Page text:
Preview of the “Arthur Schnitzler e il cinema” series
More than 80 years have passed since Arthur Schnitzler confessed to a friendly ear, during the premiere of Der junge Medardus (Mihály Kertész, 1923): “I think the idea that a film can never be a perfect work of art, in the most proper sense of the term, is quite right. But who can deny that every good film contains a large quantity of elements typical of art: recitative above all, but also pictorial and poetic.”
This slightly detached and haughty opinion reveals an interest, following on from an initial rejection. An interest that was reciprocal. The Viennese writer was a passionate filmgoer: his diaries, his letters, and even the meticulous recording of his dreams are testament to this. Moreover, ever since the phase of the Autorenfilm, he actively worked in cinema, writing scenarios, adapting his own plays and novels, reflecting with uncommon originality on cinema’s unique expressive means. The cinema did not fail to recompense his willingness, bringing these famous and less famous works by the writer to the silver screen from the 1910s onwards: Liebelei (Flirtation), Reigen (La Ronde), Anatol (The Affairs of Anatol), Traumnovelle (Dream Story), Der junge Medardus (Young Medardus), Fräulein Else… Some of the most significant names in the history of cinema were involved in some way with these texts: from Holger-Madsen to Mihály Kertész, Cecil B. De Mille to Max Ophuls, and on to Stanley Kubrick. – Francesco Pitassio
The Viennese writer’s complex relationship with cinema underlies a series of events being planned for Udine, Pordenone, and Trieste in 2007 and 2008, realized thanks to the collaboration of various institutions active within the Friuli Venezia Giulia Region: Alpe Adria Cinema, Associazione Biblioteca Austriaca, Centro Espressioni Cinematografiche, La Cineteca del Friuli, Cinemazero, and Università degli Studi di Udine. Le Giornate del Cinema Muto are pleased to offer a taster of what will be presented.
FRÄULEIN ELSE (Poetic-Film, GmbH, Berlin, DE 1929)
Regia/dir., prod: Paul Czinner; scen: Paul Czinner, [Béla Balázs], dal romanzo di/from the novel by Arthur Schnitzler; f./ph: Karl Freund, Adolf Schlasy, Robert Baberske; scg./des: Erich Kettelhut; cast: Elisabeth Bergner (Else), Albert Bassermann (Dr. Alfred Thalhof), Albert Steinrück (von Dorsday, mercante d’arte/art dealer), Adele Sandrock (zia/Aunt Emma), Else Heller (Sig.ra/Mrs.Thalhof), Jack Trevor (Paul), Grit Hegesa (Cissy Mohr), Irmgard Bern, Antonie Jaeckel, Gertrud de Lalsky, Ellen Plessow, Toni Tetzlaff, Jaro Fürth, Carl Goetz, Paul Morgan, Alexander Murski; riprese/filmed: 1928-29; data v.c./censor date: 4.3.1929; premiere: 8.3.1929, Capitol, Berlin; lg. or./orig. l.: 2434 m.; 35mm, 2252 m., 90’ (22 fps); fonte copia/print source: Cineteca del Comune di Bologna.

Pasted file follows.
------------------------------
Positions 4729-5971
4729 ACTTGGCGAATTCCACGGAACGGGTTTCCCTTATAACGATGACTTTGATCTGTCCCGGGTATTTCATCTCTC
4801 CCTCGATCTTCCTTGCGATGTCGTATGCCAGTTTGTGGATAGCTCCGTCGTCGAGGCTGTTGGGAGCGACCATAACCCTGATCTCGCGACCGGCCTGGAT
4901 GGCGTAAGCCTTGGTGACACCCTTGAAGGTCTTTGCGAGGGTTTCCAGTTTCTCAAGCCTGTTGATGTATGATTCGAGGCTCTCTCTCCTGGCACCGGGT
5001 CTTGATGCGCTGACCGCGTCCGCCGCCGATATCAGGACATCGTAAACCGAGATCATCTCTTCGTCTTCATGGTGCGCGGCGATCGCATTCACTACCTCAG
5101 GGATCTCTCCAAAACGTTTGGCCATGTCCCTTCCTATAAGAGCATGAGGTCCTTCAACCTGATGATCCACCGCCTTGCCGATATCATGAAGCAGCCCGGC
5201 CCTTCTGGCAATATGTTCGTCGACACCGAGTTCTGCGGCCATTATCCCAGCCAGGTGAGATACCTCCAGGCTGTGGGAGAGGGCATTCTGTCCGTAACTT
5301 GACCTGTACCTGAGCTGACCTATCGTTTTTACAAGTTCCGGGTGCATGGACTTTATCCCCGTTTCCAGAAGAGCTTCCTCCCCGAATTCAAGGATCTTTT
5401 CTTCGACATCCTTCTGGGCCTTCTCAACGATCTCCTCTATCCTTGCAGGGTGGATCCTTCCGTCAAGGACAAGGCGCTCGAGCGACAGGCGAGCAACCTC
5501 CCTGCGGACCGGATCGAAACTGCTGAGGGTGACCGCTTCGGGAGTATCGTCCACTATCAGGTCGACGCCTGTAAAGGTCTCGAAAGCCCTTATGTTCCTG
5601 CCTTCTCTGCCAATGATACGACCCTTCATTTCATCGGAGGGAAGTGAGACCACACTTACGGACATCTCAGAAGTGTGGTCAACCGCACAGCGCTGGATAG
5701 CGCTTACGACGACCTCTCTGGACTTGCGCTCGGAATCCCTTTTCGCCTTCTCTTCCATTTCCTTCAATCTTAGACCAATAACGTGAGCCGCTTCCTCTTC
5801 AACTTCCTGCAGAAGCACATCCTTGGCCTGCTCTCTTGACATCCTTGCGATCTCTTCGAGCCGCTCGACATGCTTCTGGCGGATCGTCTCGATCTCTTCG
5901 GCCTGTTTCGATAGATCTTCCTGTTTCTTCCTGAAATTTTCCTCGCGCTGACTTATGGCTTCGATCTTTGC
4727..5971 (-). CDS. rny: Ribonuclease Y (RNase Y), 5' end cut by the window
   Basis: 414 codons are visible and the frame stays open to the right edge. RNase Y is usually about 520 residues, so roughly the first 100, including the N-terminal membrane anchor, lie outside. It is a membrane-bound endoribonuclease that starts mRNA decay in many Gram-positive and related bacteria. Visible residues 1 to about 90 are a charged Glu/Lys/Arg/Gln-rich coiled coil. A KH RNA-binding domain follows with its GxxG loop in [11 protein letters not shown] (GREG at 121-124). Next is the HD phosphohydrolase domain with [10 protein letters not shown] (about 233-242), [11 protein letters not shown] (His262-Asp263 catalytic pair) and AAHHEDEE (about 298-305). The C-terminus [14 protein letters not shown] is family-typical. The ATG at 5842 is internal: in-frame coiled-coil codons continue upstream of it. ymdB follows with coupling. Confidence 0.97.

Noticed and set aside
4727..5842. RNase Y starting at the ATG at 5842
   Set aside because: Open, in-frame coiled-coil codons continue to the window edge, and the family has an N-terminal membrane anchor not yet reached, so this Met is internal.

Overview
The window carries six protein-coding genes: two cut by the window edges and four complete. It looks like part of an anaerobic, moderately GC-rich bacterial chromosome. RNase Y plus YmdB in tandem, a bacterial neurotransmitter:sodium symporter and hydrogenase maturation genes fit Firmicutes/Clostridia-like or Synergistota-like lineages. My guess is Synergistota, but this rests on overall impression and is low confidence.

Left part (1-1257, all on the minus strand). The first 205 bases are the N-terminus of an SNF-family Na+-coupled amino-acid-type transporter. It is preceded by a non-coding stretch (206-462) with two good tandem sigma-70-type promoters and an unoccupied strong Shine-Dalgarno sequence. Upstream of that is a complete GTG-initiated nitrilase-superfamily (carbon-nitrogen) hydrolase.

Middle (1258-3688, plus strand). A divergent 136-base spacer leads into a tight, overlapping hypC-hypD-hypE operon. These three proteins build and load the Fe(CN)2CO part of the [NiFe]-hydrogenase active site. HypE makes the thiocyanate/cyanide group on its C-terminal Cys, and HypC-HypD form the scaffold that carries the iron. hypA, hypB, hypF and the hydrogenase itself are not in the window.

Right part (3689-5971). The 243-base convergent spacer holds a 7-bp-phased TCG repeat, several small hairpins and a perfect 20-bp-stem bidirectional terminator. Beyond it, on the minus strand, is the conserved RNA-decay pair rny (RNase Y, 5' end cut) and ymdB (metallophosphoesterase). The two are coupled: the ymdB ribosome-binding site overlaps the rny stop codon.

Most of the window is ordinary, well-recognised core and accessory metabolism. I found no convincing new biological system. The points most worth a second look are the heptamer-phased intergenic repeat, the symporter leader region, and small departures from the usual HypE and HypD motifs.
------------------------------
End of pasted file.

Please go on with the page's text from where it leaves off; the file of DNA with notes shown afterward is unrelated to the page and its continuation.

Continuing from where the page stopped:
Didascalie in tedesco / German intertitles.
Examining people at very close quarters came naturally to Arthur Schnitzler (1862-1931). The son of a distinguished throat specialist in Vienna, he served himself as a practising physician before concentrating from the 1890s on writing plays, poems, and stories. Cinema and the camera’s gaze might be thought a natural tool in the work he did, in the age of Freud, probing beneath Viennese society’s surface. But there were reservations to overcome. In 1912 he backed away from collaborating on a proposed Austrian film of his play Liebelei, fearing that association with the new, vulgar cinema might tarnish his theatre reputation; it was left to Denmark, and the director Holger-Madsen, to film the property the following year.
Over ten years later, Schnitzler had mellowed. In 1926, he actively floated subjects for film adaptation, in particular his recent novellas Traumnovelle and Fräulein Else. After a brush with G.W. Pabst in the early 1930s the first of these belatedly reached the screen as Kubrick’s Eyes Wide Shut (1999). But with Fräulein Else, made with Elisabeth Bergner and Paul Czinner, consummation came far sooner. Schnitzler was enraptured by Bergner from her stage work with Max Reinhardt, and it’s easy to see why. In plays and stories he had developed a particular type of female character, the süsse Mädel – the sweet, unassuming girl who became entangled, at some cost, with far less innocent male partners. Was not Bergner the süsse Mädel personified? In Fräulein Else particularly, she stands before us as a child-woman, an elfin creature floundering, exquisitely and painfully, in an unfamiliar world of corporeal desire.
Paul Czinner’s adaptation of the novella is a free one. Schnitzler funnelled the action into something close to an interior monologue, with characters seen through Else’s eyes. Though Bergner is placed very much at its centre, Czinner’s film still widens the perspective. The plot keeps Schnitzler’s awful simplicity. Else is in St. Moritz, holidaying with an aunt and cousin. All’s right with the world, until word comes that her father, a lawyer in Vienna, faces bankruptcy through speculating with clients’ funds. Ruin can only be averted with financial aid from a discreet friend like the elderly art dealer von Dorsday (Albert Steinrück), who is conveniently staying at Else’s hotel. Else presents her father’s request; von Dorsday counters with a request of his own...
In general, the treatment suits the name of Bergner and Czinner’s producing company, Poetic-Film. Even the surprising shot of Bergner naked from the back does not ruffle the film’s psychological penetration. Schnitzler’s reaction, noted in his diary, was mixed. The beginning he considered good; the ending, overheated and silly. He praised Bergner and Steinrück, but gave a black mark to Albert Bassermann (Else’s father). Alas, we don’t know his opinion of Adele Sandrock, the actress playing Aunt Emma – she had been his mistress in the 1890s, in an affair which had scandalized Vienna. None of this, however, stopped him plotting further film adaptations for the talkies. – GEOFF BROWN